I support $1 coins, incidentally.
There’s been a debate going on amongst some of my fellow writers, and it’s past time I put in my two cents on the subject. Before I get to my thoughts on the matter, though, I highly recommend you do two things.
First, go on over to Terribleminds’ “The Care And Feeding Of Your Favorite Authors” and follow the instructions encased therein. Don’t worry, it just involves reading a few posts, nothing involving shotguns or whiskey or hobos or 4 D-cell powered vibrators.
Second, read this Mess Of Free Words On The Whole 99 Cent Thing on Going Ballistic. Come on back here when you’re done.
Lots of good stuff, there. I especially like Cat’s point that folks willing to spend $5.99 on a latte should be okay spending it on a book (just in case you missed it in Chuck’s post). And an anthology of short fiction shouldn’t differ in price too much from a novel; it can be just as tough to write one coherent 80,000 word narrative as it can be to write 8 10,000 shorts. Still, I have to admit I’m in agreement with most of my peers: $0.99 is too little for full-length fiction.
Don’t get me wrong, I understand the economical reasoning for wanting to spend less for more. Me and my ilk are not called starving artists because we’re flush with disposable income. So any opportunity we have to keep from going under while drawing in entertainment to help maintain our sanity is a good one. That doesn’t necessarily mean that dollar book on the e-store is a decent read, however.
The few e-books I’ve picked up for that low a price have been promotional or sale items from known quantities. Chuck and Seth Godin have established reputations, at least in the circles I travel through. It’s the unknown that makes me leery, the as-yet-unpublished authors tossing full-length novels on the Kindle store for less than a dollar with one five-star review from their mothers. I know this might seem like a nasty, negative attitude to have towards my fellow burgeoning bards, but the fact of the matter is my time is as precious as my money, and there’s only slightly more time than money for me to spread around. I’d like to avoid wasting it, if I can, which means being discerning about what and when I read.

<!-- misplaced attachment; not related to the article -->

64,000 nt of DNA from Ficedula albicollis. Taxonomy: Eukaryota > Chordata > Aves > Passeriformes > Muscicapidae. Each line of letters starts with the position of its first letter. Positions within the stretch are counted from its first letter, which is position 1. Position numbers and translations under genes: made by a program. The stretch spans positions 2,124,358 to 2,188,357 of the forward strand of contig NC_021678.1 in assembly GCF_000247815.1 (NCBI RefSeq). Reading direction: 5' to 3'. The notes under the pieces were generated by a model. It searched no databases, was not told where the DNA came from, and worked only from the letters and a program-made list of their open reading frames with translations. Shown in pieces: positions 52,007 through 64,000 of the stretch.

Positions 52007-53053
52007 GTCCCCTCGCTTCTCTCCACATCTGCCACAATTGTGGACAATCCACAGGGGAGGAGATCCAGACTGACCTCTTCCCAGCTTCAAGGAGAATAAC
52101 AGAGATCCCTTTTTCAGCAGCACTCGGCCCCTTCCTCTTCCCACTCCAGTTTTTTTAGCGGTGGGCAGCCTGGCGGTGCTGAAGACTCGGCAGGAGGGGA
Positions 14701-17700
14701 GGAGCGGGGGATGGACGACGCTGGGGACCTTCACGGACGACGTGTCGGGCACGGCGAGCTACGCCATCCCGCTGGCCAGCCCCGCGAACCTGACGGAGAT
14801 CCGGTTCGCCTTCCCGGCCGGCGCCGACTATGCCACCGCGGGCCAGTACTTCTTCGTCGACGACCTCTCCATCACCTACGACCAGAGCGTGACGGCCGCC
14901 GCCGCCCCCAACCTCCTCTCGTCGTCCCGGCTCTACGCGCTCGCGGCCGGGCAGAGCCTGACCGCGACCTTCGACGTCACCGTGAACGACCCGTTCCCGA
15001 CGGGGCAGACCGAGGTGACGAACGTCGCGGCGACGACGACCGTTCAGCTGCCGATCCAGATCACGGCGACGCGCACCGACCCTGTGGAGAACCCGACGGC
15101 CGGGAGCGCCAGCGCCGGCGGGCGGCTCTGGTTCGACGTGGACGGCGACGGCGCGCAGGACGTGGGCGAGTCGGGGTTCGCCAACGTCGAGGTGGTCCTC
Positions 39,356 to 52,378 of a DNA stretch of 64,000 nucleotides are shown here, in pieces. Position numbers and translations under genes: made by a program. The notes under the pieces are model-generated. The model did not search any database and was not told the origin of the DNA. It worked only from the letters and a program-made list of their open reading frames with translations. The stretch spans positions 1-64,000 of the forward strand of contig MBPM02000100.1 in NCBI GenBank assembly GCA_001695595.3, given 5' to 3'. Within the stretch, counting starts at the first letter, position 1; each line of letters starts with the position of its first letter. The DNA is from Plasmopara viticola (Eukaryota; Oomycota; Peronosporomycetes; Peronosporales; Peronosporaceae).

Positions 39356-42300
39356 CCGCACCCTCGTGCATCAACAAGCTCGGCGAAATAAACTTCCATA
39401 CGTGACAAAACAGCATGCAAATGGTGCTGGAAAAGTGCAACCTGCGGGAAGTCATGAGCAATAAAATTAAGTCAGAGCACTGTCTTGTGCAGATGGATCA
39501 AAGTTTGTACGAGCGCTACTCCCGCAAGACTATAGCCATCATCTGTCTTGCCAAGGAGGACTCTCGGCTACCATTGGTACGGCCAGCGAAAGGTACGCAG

It’s one thing to undercut the competition, like the big-name publishing houses asking $13 for the e-book version of a $12.99 hardcover when the $6,99 paperback is about to be released. It’s another to do it to the degree of seeming desperate. You have to sell your work, sure, but you don’t want to sell yourself short.
Self-publication on the electronic market seems more and more like the business model of freelancing in general. You won’t be charging as much as the big guys, but you need to be realistic in just how little you can charge. In order to earn, you need to set both your price points and end-user expectations appropriately. You want people to feel like they’ve made a worthy investment, that the services or entertainment they’ve paid for was worth the money. At the same time, we want to be paid what we’re worth and keep ourselves fed to do more work and, you know, keep on living.
It really boils down to a matter beyond market research and profit analysis, to one of personal confidence: How much to you stand behind your work? How much would you expect to pay for something similar? How willing are you to market it, to get out there and sell it? What are you offering that nobody else on the Kindle store can, and how much do people need it even if they don’t know they do until they see your listing?
I don’t think e-books are going to replace the real thing any time soon, and I’m going to continue to pursue many ways of getting my words in front of fresh new eyeballs. This might be another way of doing it, but I’d like to try and do it right, without selling myself short in the process.